Growing Greener Program and 
Act 13 Funding Opportunities

Environmental Education, Restoration, and Environmental Assessments

"Working to Restore Our Environment

Mine Drainage Assessments
Rehabilitation Plans
Feasibility Studies 
Demonstration Projects

Watershed Assessments,
Data Gap Analysis, Study Design,
Environmental Monitoring/ Training

Some of Our Growing Greener Projects

Crescent Lake Watershed Assessment

Lake Carey Watershed Assessment

Paradise Creek Watershed Assessment (Powerpoint Presentations)

Roamingwood Wellhead Delineation and Capture Zone Analysis (2004 - 2005)

Harveys Lake and Watershed Monitoring and Stormwater BMP Evaluation

Private Well Owner Workshops and Testing Programs  (Powerpoint)

Earth Conservancy: Acid Mine Drainage Treatment
Using Constructed Wetlands and Watershed Monitoring

Stormwater BMP Evaluation


The Water Research Center has provided assistance to grass roots organizations as part of the Growing Greener and other grant programs.  In addition, we have helped to prepare grant applications under the Act 13 Program.  The Center is actively seeking community and organization partners and the Center has provided technical assistance in grant preparation, budgeting, project management, lake and watershed study design/implementation, QC/QA Plan Preparation, laboratory and field testing, equipment selection and training, database development, data gap analysis, baseline water testing, and the integration of GPS/GIS into project design.  The Center has also been active in Wellhead and Source Water Protection Projects, Environmental Education and Outreach, and Groundwater Education.  If you need assistance, please do not hesitate to contact us at

Summary and History of Growing Greener Program

Signed into law by the Ridge-Schweiker administration on Dec. 15, 1999, and reauthorized by Gov. Schweiker in June 2002, this legislation will double the funding for the Growing Greener program and extend it through 2012.  This increases DEP's portion of Growing Greener to $547.7 million from the original $240 million.  Growing Greener will slash the backlog of farmland-preservation projects statewide; protect open space; eliminate the maintenance backlog in state parks; clean up abandoned mines and restore watersheds; provide funds for recreational trails and local parks; help communities address land use; and provide new and upgraded water and sewer systems.

The funds are distributed among four state agencies: the Department of Agriculture to administer farmland preservation projects; the Department of Conservation and Natural Resources for state park renovations and improvements; and the Pennsylvania Infrastructure Investment Authority for water and sewer system upgrades.

The total dollar commitment to the Growing Greener Program was recently doubled from $645 million to $1.3 billion and extended through 2012 by a permanent dedication of a new $4/ton municipal waste disposal fee to Growing Greener-- $50 million in FY 2002-03 (the balance going to the General Fund for this one year) and the full $94 million to Growing Greener from FY 2003-04 through 2012.

DEP's portion of Growing Greener has more than doubled to $547.7 million over the newly extended life of the program, from $241.5 million in the original program five-year program. DEP is authorized to allocate these funds in grants for:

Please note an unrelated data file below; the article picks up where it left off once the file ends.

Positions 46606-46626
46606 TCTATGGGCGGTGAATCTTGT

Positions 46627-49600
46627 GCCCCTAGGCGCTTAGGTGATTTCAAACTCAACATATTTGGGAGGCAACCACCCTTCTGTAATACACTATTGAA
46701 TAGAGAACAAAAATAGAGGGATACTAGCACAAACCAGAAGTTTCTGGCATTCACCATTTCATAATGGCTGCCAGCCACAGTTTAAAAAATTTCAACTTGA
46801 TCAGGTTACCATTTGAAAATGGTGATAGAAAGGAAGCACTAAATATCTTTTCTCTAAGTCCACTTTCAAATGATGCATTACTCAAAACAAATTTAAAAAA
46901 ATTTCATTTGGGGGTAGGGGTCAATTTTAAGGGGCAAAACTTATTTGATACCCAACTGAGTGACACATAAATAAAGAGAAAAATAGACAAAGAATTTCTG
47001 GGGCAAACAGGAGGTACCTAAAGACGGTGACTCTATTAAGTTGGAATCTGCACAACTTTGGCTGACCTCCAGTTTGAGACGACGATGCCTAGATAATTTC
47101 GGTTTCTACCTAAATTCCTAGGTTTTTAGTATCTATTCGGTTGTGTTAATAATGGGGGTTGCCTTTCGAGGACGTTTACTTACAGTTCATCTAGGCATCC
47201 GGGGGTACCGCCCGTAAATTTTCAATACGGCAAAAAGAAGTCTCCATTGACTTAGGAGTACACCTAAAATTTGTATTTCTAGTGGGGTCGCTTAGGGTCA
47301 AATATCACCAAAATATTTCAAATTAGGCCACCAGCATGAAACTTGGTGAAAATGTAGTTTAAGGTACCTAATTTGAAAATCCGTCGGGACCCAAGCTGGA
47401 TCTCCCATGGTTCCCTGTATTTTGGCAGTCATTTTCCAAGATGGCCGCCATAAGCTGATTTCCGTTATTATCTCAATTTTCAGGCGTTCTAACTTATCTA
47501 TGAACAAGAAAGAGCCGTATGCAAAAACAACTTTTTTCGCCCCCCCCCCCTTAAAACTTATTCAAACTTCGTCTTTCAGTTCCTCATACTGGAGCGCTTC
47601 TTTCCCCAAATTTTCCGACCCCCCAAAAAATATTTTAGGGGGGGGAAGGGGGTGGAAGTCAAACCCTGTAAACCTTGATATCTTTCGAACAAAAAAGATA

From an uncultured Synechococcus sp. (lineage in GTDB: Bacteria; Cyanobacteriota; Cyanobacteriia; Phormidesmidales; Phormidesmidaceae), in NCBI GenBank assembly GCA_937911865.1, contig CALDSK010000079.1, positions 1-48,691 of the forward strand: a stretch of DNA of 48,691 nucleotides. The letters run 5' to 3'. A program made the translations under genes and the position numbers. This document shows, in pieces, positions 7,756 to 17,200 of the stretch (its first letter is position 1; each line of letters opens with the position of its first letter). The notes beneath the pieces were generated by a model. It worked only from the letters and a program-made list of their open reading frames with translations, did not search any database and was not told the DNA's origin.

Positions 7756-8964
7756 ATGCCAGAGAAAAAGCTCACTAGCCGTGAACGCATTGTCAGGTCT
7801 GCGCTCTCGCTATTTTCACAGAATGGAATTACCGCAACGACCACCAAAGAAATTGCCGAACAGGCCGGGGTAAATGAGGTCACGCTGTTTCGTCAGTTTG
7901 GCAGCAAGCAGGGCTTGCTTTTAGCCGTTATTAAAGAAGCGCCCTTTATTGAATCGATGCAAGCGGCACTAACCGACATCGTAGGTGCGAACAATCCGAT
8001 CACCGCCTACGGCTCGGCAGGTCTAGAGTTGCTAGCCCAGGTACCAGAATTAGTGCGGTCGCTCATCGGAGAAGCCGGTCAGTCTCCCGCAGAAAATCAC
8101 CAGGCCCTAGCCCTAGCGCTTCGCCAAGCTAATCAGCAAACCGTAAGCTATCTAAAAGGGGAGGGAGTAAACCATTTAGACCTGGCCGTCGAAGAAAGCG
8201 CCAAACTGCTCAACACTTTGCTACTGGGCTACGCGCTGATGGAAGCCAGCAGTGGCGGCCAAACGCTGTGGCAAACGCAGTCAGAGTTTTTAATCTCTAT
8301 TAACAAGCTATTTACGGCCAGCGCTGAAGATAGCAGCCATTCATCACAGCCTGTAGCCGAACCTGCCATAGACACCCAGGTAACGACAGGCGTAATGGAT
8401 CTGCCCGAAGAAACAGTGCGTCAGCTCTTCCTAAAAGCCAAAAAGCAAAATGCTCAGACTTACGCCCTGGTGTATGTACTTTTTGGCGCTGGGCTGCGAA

• Watershed restoration and protection;

  • Abandoned mine reclamation; and

  • Abandoned oil and gas well plugging projects.

Growing Greener is the largest single investment of state funds in Pennsylvania's history to address Pennsylvania's critical environmental concerns of the 21st century.

The Growing Greener Program is supported by the following agencies:

a) PADEP: Watershed Protection, Mine Reclamation, Oil and Gas Well Plugging, Technical Assistance, New and Innovative Technology Grants  This application allows you to apply for five types of watershed grants on one easy form: Growing Greener Watershed, Federal 319 Nonpoint Source, Coastal Zone Management,  State Flood Protection and Source Water Protection

Growing Greener Watershed Grant – to address nonpoint source pollution through local, watershed-based planning, restoration and protection efforts.

Federal 319 Nonpoint Source Grant (Nonpoint Source Management Grant for Federal Fiscal Year 2004) – must restore or improve the water quality of bodies of water impaired by one or more nonpoint sources or protect high quality waters. Funds not available until January 1, 2004.

Coastal Zone Management Enhancement Grants Program – encourages program refinements in one or more of the nine coastal zone enhancement areas. An assessment and strategy is completed every five years through an evaluation of the CZM Program to determine gaps to build upon to enhance the effectiveness of the program.

State Flood Protection Grant – reimbursement of up to 65 percent of costs for project improvements and non-routine maintenance of flood protection projects to local governments which sponsor existing state and federal flood protection projects.

Source Water Protection (SWP) Grant – fund the development and start-up of SWP programs to provide wellhead protection and/or watershed protection for surface-water sources.
PADEP - other grant and loan programs.

For More Details about the Growing Greener Program
Or the Marcellus Shale Legacy Fund


Field Data Loggers, Field Monitoring, Real Time 
Water Quality Monitoring and Global Positioning Systems

Stream Gauging, Flow Measurement and 
Water Budgets

More Watershed Resources